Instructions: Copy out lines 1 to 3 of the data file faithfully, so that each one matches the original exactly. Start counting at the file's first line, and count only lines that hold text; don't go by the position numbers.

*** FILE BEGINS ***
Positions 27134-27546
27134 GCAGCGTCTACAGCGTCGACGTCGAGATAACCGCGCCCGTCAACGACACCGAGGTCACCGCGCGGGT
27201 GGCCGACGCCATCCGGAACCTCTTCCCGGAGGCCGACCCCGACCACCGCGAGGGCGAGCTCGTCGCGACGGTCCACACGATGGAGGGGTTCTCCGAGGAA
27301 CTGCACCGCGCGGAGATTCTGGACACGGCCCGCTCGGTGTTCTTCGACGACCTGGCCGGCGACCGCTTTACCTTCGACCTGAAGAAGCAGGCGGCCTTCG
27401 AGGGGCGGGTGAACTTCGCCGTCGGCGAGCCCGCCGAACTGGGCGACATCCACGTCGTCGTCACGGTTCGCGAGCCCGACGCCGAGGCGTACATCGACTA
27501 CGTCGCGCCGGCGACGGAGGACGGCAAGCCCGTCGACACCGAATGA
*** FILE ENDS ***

Positions 27134-27546
27134 GCAGCGTCTACAGCGTCGACGTCGAGATAACCGCGCCCGTCAACGACACCGAGGTCACCGCGCGGGT
27201 GGCCGACGCCATCCGGAACCTCTTCCCGGAGGCCGACCCCGACCACCGCGAGGGCGAGCTCGTCGCGACGGTCCACACGATGGAGGGGTTCTCCGAGGAA